PHILADELPHIA (CBS) — Montgomery County District Attorney Risa Ferman talked with WPHT midday host Dom Giordano about the lack of communication that occurred before Governor Tom Wolf imposed a moratorium on the death penalty in Pennsylvania.
“We weren’t surprised. We heard the governor as a candidate talk about this issue, and certainly we knew his personal feelings about the death penalty…What we did as an association is that immediately prior to his election, we reached out to him, and having listened to some of the objections that he raised, we sent a very detailed letter to him endeavoring him to share our position, and asking him to engage with us in dialogue. We thought it was important for there to be a conversation. I think what was so frustrating to our association was that we were completely ignored. This is a critical topic that we are all intimately aware of, involved with and probably have more information than most people he’s talking to and yet we were just completely summarily ignored.”
Ferman is confident that she and her colleagues across the state only go after the death penalty when they feel it to be the most appropriate.
“When you look across Pennsylvania, at those cases that we chose to seek the death penalty, it’s been done very carefully, and very cautiously with an eye towards finding those circumstances where the most severe penalty is appropriate…The scrutiny that is given to those cases, the juries, our judges, and all the way through our courts is like nothing else, like no other analysis that we give to any other topic. So, if we’re trying to accomplish something that says, ‘we’re only going to use this most serious penalty if we’re sure,’ we get to that place. We get to that place where we’re sure. We know that it’s not any other person. We know we have the right guy.”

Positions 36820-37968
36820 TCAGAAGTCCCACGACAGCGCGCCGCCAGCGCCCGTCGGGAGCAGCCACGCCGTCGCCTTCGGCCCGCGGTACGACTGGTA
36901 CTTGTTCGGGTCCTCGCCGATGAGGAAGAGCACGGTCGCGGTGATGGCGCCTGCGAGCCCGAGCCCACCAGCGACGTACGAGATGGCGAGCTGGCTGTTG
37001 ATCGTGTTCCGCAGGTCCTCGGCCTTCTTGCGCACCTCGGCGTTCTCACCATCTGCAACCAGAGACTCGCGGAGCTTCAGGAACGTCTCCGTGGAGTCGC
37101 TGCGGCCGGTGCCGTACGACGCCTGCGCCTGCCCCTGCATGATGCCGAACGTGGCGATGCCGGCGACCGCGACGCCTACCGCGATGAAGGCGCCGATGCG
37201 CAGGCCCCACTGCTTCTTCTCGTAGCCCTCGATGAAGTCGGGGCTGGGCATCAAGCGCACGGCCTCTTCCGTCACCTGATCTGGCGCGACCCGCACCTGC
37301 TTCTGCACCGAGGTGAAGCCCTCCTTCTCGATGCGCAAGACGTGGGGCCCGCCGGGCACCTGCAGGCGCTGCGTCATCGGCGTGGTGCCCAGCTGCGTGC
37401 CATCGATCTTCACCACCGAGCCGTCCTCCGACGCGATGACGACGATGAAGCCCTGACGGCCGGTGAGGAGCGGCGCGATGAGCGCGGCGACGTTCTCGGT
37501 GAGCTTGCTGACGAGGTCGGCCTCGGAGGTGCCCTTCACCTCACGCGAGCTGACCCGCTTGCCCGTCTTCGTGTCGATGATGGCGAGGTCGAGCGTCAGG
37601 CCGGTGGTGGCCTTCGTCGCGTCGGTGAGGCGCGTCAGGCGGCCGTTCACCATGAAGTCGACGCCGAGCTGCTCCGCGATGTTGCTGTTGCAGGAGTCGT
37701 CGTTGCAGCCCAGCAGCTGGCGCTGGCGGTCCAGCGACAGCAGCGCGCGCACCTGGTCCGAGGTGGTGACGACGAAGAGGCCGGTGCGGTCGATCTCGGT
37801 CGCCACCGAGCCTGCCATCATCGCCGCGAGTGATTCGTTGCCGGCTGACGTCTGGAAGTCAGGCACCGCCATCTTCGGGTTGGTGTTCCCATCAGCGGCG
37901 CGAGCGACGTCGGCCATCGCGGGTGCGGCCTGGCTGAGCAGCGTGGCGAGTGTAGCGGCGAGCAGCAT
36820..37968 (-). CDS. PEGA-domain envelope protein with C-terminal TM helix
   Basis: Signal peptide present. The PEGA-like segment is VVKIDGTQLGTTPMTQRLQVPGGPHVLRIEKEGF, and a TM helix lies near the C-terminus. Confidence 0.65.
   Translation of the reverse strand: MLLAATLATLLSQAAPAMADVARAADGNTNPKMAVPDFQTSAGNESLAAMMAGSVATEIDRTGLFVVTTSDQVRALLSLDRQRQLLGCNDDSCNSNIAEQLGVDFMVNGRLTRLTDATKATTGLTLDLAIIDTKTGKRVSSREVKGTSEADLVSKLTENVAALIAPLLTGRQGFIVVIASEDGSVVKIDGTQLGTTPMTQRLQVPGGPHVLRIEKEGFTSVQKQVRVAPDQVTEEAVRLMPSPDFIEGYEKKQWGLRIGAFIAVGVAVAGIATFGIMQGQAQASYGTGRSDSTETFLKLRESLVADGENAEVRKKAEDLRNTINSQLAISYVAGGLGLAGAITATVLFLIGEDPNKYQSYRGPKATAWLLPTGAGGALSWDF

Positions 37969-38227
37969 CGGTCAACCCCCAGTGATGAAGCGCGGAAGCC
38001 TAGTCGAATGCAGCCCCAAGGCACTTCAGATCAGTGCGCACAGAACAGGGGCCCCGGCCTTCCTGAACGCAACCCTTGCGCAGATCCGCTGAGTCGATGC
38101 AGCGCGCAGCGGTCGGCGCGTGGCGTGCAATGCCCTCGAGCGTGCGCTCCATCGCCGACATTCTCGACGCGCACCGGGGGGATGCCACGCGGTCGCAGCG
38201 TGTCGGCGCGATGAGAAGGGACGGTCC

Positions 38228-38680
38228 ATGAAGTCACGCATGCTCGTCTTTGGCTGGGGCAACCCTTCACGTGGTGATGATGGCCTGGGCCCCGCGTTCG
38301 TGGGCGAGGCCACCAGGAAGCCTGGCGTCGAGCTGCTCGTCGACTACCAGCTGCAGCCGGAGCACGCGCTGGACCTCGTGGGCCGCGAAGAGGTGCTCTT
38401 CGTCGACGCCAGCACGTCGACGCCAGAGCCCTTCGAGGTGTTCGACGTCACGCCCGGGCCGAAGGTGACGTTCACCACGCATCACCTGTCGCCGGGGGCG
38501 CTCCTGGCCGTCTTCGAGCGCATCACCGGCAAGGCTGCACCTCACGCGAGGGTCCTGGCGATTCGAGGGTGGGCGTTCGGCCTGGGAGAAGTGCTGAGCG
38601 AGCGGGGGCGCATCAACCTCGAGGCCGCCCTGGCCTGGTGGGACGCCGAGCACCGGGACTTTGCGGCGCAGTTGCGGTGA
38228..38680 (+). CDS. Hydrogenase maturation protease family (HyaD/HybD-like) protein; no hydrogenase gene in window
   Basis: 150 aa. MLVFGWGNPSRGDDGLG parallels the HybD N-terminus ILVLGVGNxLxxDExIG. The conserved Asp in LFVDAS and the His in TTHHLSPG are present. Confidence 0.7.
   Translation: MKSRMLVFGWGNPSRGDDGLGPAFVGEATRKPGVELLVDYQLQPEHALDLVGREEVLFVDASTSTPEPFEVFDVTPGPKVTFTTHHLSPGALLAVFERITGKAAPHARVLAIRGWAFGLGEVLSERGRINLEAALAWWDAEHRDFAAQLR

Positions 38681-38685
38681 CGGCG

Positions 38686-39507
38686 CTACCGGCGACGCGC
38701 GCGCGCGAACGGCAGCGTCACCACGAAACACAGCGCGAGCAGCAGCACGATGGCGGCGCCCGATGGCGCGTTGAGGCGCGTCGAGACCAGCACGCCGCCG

While she is aware that Wolf is not alone in his opposition to the death penalty, more often than not, she has seen that those that agree with him pursue their goal in “abusive” ways.
“There’s a sense that those who are opposed to the death penalty just engage in abusive types of litigation: raising issues, re-raising issues, re-raising issues, there’s never any finality. The defender’s office has been chastised by our courts in a number of different cases for these kinds of tactics…If the public has a different feeling about that, the way to address that now is legislatively, but if we’re going to have it, let’s find a way to give finality to these cases. “